Clallam County’s draft of its revised Shoreline Master Program is now up for scrutiny, with county officials collecting the public’s comments on the proposal through the end of April. The plan regulates land use and development along the Juan de Fuca Strait and the shores of the county’s freshwater lakes and major streams.
By law, the county has to update the current SMP by 2014.
Ron Gilles, a local Realtor, says those who plan to purchase shoreline land, or who own land now and hope to build on it, should read the proposal carefully.
Gilles said perhaps the most important items in the SMP are the rules regarding the maintenance of the various shorelines.
Steve Gray, planning manager for the Clallam County Department of Community Development, said the rules will require that development results in “no net loss of ecological function.” He said that may mean, for example, no habitat destruction, or it also may mean no impediments can be put into place to prevent erosion. The calving bluffs west of the Dungeness Spit, he pointed out, are feeders for the spit, a function the plan will ensure continues.
Gray also was quick to emphasize that the rule says no “net loss,” as opposed to no changes, and provides land owners with a good deal of flexibility in meeting the requirements.
Gilles said that may include required mitigation, though what that may entail hasn’t been fully worked out.
Burt Reid, who owns 10 acres along the strait on North Bagley Creek Road, said, “I have major concerns” about the proposal.
He said that depending on what version he’s seen, the required setbacks are as much as 175 feet. “It basically makes that entire piece worthless,” he said.
Reid added, “I guess the biggest thing is that we don’t really know what it’s doing yet. It all seems to be done behind closed doors.”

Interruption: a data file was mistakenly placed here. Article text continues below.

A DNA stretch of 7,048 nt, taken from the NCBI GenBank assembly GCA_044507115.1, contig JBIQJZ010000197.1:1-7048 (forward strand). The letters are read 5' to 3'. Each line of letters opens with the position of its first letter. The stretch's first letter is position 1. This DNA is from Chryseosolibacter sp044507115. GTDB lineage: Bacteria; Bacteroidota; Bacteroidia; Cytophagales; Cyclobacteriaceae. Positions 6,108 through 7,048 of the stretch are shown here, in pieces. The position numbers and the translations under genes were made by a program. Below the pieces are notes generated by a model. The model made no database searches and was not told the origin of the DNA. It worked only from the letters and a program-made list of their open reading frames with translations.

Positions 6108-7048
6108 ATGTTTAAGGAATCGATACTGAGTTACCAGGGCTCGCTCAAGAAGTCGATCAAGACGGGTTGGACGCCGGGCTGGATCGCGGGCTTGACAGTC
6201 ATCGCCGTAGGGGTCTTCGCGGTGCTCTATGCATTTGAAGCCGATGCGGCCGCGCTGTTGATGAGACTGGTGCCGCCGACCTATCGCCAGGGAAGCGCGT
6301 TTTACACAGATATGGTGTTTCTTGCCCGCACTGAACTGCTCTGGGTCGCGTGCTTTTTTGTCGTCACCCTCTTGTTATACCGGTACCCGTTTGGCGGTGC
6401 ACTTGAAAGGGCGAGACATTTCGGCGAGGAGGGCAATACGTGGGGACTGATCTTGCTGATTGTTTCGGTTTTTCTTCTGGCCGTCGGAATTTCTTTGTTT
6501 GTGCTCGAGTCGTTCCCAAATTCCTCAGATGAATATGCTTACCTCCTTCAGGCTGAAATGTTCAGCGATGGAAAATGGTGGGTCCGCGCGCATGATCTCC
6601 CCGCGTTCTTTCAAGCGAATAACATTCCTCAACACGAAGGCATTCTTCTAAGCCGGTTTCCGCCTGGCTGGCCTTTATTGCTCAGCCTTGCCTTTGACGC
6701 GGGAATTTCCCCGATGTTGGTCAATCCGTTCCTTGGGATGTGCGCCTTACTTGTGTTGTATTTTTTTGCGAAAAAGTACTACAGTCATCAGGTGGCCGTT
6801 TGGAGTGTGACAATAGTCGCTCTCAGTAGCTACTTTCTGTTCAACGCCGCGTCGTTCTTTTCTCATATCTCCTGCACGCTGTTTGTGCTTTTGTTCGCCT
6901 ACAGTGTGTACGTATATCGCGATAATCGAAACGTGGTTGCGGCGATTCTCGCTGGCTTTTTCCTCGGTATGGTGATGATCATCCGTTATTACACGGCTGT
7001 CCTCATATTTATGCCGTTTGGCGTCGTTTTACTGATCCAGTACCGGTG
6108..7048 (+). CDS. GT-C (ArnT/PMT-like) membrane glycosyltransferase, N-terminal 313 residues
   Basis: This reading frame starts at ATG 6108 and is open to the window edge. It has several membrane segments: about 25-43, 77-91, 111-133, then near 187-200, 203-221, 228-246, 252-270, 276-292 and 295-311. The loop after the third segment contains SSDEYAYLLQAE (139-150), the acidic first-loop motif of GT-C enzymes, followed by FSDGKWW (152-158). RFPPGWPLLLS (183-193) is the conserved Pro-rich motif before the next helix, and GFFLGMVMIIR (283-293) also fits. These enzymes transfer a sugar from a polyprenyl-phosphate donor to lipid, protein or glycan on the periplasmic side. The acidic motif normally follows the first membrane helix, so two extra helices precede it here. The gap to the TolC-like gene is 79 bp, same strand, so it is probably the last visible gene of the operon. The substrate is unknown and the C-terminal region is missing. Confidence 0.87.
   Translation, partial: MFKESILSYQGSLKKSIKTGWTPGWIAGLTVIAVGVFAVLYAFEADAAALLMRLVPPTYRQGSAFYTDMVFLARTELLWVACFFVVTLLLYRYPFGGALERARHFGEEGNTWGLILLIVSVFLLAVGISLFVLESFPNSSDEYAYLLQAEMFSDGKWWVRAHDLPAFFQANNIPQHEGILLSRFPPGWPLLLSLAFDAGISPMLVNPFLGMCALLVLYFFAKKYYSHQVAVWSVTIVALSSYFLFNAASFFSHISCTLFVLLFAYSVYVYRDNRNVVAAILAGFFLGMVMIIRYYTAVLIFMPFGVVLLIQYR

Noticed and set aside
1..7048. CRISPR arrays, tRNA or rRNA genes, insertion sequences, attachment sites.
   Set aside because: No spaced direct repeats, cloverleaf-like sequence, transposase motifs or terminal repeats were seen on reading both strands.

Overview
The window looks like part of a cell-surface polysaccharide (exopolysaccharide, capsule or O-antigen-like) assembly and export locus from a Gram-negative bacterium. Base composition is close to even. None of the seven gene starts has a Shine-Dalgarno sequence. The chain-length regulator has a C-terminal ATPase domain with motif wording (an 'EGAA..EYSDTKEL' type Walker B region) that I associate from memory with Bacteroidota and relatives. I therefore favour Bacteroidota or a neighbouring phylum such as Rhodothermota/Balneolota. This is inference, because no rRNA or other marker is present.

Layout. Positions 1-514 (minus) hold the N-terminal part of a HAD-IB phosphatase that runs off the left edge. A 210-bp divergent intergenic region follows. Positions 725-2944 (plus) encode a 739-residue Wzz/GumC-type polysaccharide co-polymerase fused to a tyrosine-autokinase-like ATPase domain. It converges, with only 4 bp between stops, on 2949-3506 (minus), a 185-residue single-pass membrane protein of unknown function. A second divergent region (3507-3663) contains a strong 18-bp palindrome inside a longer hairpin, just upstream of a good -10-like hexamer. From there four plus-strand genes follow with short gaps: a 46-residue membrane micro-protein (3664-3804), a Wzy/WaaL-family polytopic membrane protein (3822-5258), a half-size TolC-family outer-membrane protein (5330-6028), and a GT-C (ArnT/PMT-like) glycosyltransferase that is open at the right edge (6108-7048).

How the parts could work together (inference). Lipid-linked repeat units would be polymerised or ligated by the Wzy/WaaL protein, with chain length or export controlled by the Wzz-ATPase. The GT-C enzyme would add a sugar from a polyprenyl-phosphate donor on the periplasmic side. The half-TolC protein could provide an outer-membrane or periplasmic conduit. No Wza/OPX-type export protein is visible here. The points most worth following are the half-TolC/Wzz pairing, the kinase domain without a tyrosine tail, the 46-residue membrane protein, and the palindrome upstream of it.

Gray recently released extensive comments on the draft with the hope of “getting the word out.”
In his comments, Gray said the biggest change between the existing and proposed SMPs is new wording that in some areas would move “new uses and developments” further inland from waterfront bluffs.
The preliminary draft SMP also requires that new riverfront developments locate at least 50 feet from the outer edge of the channel migration zone — the area within which the stream will naturally migrate “back and forth,” according to Gray — “if maps indicate the potential for channel migration.”
These buffers can be reduced but that would require a “thorough evaluation by a qualified professional” that indicates there is minimal threat of channel migration.
Gray said the county was aware of the implications for development that the new rule imposes, but said “in all but a few cases ... existing lots are large enough that homes can be constructed outside of the buffer.”
Say your piece
The county will hold public forums in mid-April to gather input and will begin drafting revisions in May. The County Planning Commission and Board of Commissioners will formally review the revised SMP later this spring and summer. Comments from the public will be gathered throughout the process.
While the county is responsible for completing the comprehensive update, the Washington Department of Ecology must provide final approval.
The Preliminary Draft SMP document is available at local libraries. The proposal, and a great deal of additional information, also can be accessed at the county’s website, www.clallam.net. Written comments can be submitted to the Clallam County Department of Community Development, 223 E. Fourth St., Suite 5, Port Angeles, WA 98362; by e-mail to SMP@co.clallam.wa.us; or enter comments in the public comment box found at www.clallam.net/RealEstate/html/shoreline_management.htm.
The cities of Port Angeles, Sequim and Forks also are updating their SMPs.